Archive for September, 2008
Aside from their health benefits–you know, the old “apple a day” cliche–apples really are pretty amazing. This time of year, when you can find more and fresher apples (especially if you have any orchards nearby), apples are especially good: juicy and firm, so much better than apples that have been shipped across half a dozen states and then stored for months.
Even as a beginning cook, there are lots of ways you can enjoy the apple harvest that don’t involve the hassle of a pie crust. When you buy apples for these recipes, check the skin to make sure it’s not cut open, and check for bruises. Apples should be firm and smell–well, like an apple. Not like mold or dirt or anything else. Buy enough for the recipe you’re making, and one or two extra to grab as a quick, portable snack. It doesn’t get much easier than that.
Adapted from a recipe by Mollie Katzen, of Moosewood Restaurant fame.
1 Boboli pizza shell (thin)
3 to 4 medium-sized tart apples, such as Granny Smith, cored and sliced into wedges (peeling is optional)
1 – 2 tablespoons sugar (depends on how tart the apples are)
1 teaspoon cinnamon
1/4 cup apricot jam (optional, for glaze)
Preheat oven to 400. Set the pizza shell on a baking tray. Place apple slices on pizza shell in a spiral pattern until shell is covered.
In a small bowl, mix together sugar and cinnamon. Sprinkle mixture on top of apples. Bake pizza for 15 minutes, just until apples are starting to brown at the edges.
For the optional glaze, while the pizza is cooling, melt the jam over low heat in a small saucepan. Brush melted jam gently over the apples ad let set for about 15 minutes. You can serve the apple pizza hot, warm, or at room temperature.
Apple Shortbread Pie
Not quite as much fuss as a pie–and just as good!
2 cups flour
1/2 cup sugar
1/4 teaspoon salt
3/4 cup (1 1/2 stick) butter, cut into 1/2-inch pieces
1 egg, beaten to blend
1 pound apples (4 or 5 of your favorite kind)
1/4 cup brown sugar, firmly packed
1 tablespoon flour
1/2 teaspoon cinnamon
1/4 teaspoon nutmeg
For crust: Preheat oven to 400. In a large bowl, blend flour, sugar, and salt. Add butter and cut together until small crumbs form. (You can use a pastry cutter, or a knife and fork to do this. Some people just use their fingertips, rubbing the butter and flour mixture together until it looks like coarse cornmeal.) Drizzle the beaten egg over the flour mixture and mix, using a spoon, just until large crumbs form. Do not form a ball.
Pat 3/4 of the mixture into the bottom of an 8-inch square pan, and set aside.
For filling: Mix apples, brown sugar, flour, cinnamon, and nutmeg in medium bowl.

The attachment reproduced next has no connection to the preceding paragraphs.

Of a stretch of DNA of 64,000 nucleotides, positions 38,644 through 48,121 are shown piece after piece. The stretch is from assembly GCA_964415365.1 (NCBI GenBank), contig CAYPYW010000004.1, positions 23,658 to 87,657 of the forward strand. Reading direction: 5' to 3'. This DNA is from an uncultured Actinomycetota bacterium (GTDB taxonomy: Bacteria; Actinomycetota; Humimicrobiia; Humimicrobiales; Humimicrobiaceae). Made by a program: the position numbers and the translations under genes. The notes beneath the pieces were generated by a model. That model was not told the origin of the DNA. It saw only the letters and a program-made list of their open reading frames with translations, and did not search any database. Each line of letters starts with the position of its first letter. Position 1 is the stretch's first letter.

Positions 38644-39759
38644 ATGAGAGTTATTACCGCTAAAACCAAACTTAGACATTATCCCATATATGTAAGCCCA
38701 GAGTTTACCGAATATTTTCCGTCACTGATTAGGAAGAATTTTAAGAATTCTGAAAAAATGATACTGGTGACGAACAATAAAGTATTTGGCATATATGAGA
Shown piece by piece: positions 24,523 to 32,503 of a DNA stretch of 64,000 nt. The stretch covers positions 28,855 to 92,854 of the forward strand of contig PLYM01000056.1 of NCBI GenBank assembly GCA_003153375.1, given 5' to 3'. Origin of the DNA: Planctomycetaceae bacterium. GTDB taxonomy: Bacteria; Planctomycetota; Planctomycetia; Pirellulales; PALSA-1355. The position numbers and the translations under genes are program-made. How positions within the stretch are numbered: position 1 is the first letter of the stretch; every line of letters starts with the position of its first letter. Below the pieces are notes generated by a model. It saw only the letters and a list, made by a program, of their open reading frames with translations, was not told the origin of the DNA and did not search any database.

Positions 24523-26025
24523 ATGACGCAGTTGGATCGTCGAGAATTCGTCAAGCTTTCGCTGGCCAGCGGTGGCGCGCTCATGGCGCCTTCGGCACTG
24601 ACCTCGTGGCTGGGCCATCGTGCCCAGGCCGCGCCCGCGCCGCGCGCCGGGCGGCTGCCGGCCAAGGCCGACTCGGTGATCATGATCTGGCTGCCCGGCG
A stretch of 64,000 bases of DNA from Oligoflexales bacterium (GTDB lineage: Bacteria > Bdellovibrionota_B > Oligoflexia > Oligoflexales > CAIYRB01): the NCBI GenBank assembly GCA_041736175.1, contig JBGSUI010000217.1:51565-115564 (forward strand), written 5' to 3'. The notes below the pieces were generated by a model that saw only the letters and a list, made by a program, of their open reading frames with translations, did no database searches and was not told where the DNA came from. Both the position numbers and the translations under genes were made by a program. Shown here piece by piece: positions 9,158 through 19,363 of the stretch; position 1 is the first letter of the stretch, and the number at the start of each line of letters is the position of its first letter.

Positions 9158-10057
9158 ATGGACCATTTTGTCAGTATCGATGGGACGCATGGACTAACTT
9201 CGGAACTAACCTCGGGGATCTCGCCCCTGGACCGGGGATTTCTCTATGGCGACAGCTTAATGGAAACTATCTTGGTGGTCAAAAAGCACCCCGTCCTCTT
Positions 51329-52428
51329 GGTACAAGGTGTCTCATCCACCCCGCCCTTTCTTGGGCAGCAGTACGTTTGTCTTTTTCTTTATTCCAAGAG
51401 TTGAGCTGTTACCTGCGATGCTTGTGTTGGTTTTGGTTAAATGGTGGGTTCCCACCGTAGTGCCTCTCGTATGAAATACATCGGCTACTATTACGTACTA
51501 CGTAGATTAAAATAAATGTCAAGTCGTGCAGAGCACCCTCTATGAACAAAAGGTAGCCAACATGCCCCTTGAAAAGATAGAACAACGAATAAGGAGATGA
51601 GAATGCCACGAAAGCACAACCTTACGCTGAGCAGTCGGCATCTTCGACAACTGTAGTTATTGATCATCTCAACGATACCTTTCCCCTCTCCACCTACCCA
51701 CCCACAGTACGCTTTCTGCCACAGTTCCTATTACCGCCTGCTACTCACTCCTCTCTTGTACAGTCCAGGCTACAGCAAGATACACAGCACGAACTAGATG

Pour apples into crust. Sprinkle remaining crumb mixture over the top. Place pan on a baking sheet (in case juices overflow), and bake for 15 minutes. Turn oven temperature down to 350, and continue baking about 20 more minutes, until the top is light brown and the filling bubbles. Cool for 30 minutes before serving.
Homemade Apple Sauce
If you find yourself with more apples than you can possibly use in a reasonable time, this is an easy way to use them up. Homemade applesauce is great with oatmeal, or pancakes, or on its own.
Peel, core, and dice apples into a slow cooker or a large pan with a tight fitting cover. Add about 1/4 cup water and 1/4 cup sugar (granulated or brown or a mixture) per 5 pounds of apples. (If you like sweeter applesauce, you can add more sugar.) Add about 1 tablespoon cinnamon. Cover and cook the apples over low heat for several hours, stirring occasionally.
When the apples are soft and break apart as you stir them, uncover the pan to allow excess moisture to evaporate. (If you want to impress people, have them come over at this stage–your house will smell wonderful.) If you like chunky applesauce, you can use a potato masher or the back of a spoon to break up any remaining apple chunks. If you like smooth applesauce, once the mixture is cool, puree it in the blender in batches.
Store in the refrigerator or in the freezer for up to 6 months.
I love this time of year. In my area, everything from the garden is ready right now: cucumbers, zucchini, green beans, sweet corn, bell peppers, carrots, onions, potatoes, and of course, tomatoes. Don’t let the fact that you don’t have a garden get you down. I don’t have one, either. But there are still ways to take advantage of the abundance.
If you have a local farmers’ market, go there, and go frequently! If not, find roadside stands; offer to help friends and neighbors who do have gardens harvest and prepare their vegetables. If you have co-workers who bring extra vegetables in, take them up on the offer. Most gardeners I’ve ever known are generous people and will gladly give away food they cannot possibly eat simply because they can’t bear to see it go to waste. And once you taste the difference between home-grown and store-bought, you’ll begin to understand how they feel.